PhD Graduate M. Omar Faruque on subaltern resistance and politics

Ph.D. Graduate M. Omar Faruque published an article in Asian Journal of Political Science, entitled “Mining and Subaltern Politics: Political Struggle against Neoliberal Development in Bangladesh.” The article examines  Bangladeshi resistance to a multinational coal mining company. Omar Faruque received his Ph.D. in June 2019. He successfully defended his dissertation entitled, Mining Capitalism and Contentious … Read More

Congratulations to Professor Monica Alexander on receiving the Connaught New Researcher Award

Congratulations to Professor Monica Alexander, whose work has been recognized with the Connaught New Researcher Award. Professor Alexander is one of six sociology faculty members to receive this award in 2019. The annual award provides up to $20,000 to new tenure-stream faculty members, and is intended to help them establish a strong research program, and … Read More

Congratulations to Professor Ron Levi, named a Chevalier dans l’Ordre des Palmes Académiques

Professor Ron Levi has received the honour of being named a Chevalier in l’Ordre des Palmes Académiques. The title is an honour bestowed by the government of France in recognition of those who have made major contributions to French culture and education. France’s oldest civilian decoration, the award was presented to Professor Levi at a … Read More

Undergraduate Awards – 2017-18

The Department of Sociology offers a number of awards to outstanding undergraduate students. On March 13th the Department of Sociology at St. George Campus celebrated our undergraduate student’s achievements and presented the recipients with their awards. Congratulations to all 2017-18 recipients. 2017-2018 Undergraduate Award Recipients    

Meet the Professor: Christian Caron

The Department of Sociology at the University of Toronto has a diverse faculty of professors who have a wide range of experiences. While they share backgrounds in sociology and its intersecting disciplines, each faculty member has individual experiences that have shaped their academic careers. In this series, we interview faculty at the St. George campus … Read More

Professor Jooyoung Lee on developing ethnographies of gun violence

Professor Jooyoung Lee recently published an article on Items, where he discusses the concept of “social loss” and taking an ethnographic approach to studies of gun violence. Professor Lee discusses how victim-centered research has helped him understand the social losses felt by victims, their families, and entire communities after a shooting. Through this approach, and … Read More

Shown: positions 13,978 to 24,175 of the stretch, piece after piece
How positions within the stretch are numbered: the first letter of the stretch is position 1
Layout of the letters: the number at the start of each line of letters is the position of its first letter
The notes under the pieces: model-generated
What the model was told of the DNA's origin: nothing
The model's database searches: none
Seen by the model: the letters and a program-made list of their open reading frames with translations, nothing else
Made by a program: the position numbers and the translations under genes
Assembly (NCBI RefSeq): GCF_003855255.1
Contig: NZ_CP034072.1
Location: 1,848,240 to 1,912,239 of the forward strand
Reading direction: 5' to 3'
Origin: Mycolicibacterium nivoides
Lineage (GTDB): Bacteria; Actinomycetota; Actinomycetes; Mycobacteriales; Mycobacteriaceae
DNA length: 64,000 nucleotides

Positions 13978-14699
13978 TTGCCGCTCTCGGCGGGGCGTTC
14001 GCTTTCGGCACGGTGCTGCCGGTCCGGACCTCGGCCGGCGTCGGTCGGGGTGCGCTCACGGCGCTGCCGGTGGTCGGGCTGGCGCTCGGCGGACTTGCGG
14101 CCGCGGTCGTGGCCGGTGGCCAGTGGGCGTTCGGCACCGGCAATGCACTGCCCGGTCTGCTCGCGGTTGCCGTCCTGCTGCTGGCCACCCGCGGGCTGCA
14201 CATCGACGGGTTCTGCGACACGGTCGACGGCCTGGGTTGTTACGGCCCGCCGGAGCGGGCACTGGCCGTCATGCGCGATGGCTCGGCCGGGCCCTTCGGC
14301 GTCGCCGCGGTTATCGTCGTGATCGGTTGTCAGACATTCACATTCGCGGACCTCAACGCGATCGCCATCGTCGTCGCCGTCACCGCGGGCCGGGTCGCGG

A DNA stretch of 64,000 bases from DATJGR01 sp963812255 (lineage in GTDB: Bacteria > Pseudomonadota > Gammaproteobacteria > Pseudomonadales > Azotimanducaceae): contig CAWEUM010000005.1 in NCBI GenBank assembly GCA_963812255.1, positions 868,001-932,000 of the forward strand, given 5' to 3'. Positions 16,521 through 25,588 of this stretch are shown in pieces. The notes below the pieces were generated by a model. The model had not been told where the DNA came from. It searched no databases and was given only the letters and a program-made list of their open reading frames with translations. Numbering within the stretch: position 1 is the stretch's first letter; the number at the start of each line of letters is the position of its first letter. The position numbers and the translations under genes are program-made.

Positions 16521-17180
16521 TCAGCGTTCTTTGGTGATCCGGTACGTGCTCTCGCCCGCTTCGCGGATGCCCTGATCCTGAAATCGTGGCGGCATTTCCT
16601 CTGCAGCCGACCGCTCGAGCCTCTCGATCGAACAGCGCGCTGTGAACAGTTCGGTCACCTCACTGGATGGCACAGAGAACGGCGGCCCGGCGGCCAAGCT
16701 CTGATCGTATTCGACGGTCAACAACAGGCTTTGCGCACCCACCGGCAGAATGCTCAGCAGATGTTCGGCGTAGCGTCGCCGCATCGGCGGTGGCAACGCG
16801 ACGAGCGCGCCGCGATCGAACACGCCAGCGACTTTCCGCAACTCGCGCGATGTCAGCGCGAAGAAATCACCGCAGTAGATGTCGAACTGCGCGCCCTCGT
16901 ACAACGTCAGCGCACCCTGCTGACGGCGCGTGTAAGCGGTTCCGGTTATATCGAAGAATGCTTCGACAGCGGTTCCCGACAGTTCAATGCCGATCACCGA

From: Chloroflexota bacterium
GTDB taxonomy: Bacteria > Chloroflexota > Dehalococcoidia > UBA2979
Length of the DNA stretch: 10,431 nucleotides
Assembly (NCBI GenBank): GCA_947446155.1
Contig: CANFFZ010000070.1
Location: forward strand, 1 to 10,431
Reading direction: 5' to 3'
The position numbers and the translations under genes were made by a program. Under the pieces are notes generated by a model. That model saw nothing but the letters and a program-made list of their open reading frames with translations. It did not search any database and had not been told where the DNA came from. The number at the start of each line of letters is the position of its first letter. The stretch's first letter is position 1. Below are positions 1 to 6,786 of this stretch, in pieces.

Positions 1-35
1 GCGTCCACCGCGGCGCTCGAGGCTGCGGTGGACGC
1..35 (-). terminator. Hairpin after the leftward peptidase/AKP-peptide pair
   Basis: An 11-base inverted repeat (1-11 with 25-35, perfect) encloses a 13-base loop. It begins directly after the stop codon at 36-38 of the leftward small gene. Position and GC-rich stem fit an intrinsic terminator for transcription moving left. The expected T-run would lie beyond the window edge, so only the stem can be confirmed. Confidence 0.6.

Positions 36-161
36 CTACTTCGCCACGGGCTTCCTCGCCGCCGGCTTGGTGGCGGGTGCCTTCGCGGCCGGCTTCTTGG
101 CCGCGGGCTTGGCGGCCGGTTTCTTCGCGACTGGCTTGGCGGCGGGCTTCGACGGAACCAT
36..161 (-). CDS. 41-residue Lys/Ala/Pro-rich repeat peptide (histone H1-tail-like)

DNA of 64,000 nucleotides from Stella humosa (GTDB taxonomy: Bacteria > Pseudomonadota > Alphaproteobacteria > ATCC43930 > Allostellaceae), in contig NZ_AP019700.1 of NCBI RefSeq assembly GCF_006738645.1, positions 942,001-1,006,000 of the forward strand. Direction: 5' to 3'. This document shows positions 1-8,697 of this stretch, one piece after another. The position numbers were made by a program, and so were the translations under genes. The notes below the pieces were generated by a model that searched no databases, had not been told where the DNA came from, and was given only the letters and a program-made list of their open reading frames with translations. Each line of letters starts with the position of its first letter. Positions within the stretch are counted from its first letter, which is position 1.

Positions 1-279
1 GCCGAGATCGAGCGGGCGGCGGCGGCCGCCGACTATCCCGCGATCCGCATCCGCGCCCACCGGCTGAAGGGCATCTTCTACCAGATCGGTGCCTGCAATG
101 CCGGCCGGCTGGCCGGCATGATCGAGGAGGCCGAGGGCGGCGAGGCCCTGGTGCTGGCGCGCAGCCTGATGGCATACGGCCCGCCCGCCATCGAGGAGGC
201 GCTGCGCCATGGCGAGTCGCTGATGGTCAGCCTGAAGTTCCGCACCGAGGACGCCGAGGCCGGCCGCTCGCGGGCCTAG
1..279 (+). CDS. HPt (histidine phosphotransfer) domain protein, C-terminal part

Meet the Professor: Tahseen Shams

The Department of Sociology at the University of Toronto has a diverse faculty of professors who have a wide range of experiences. While they share backgrounds in sociology and its intersecting disciplines, each faculty member has individual experiences that have shaped their academic careers. In this series, we interview faculty at the St. George campus … Read More

Meet the Professor: Jeffrey Reitz

The Department of Sociology at the University of Toronto has a diverse faculty of professors who have a wide range of experiences. While they share backgrounds in sociology and its intersecting disciplines, each faculty member has individual experiences that have shaped their academic careers. In this series, we interview faculty at the St. George campus to … Read More

Ariel Kenny observes hegemonic masculinity in a DIY punk dive bar in U of T’s Undergraduate Sociology Journal

Ariel Kenny published “‘You Gotta Touch Her Again. You Gotta Lick Her Again’: Observing Hegemonic Masculinity in a DIY Punk Dive Bar” in Volume I of the Undergraduate Sociology Journal (USJ). The article analyzes how both heterosocial and homosocial interactions may reproduce or subvert hegemonic masculinity in the nightlife of the “do it yourself” (DIY) punk … Read More

Professor Judith Taylor comments on the growing ‘femtech’ market

In an article by CBC News, Professor Judith Taylor commented on  “femtech,” a growing form of technology focused on women’s health. The article discussed both the liberating possibilities of women having use of data about their reproductive health and the risks of growing private sector surveillance over various aspects of their reproductive lives. Professor Taylor … Read More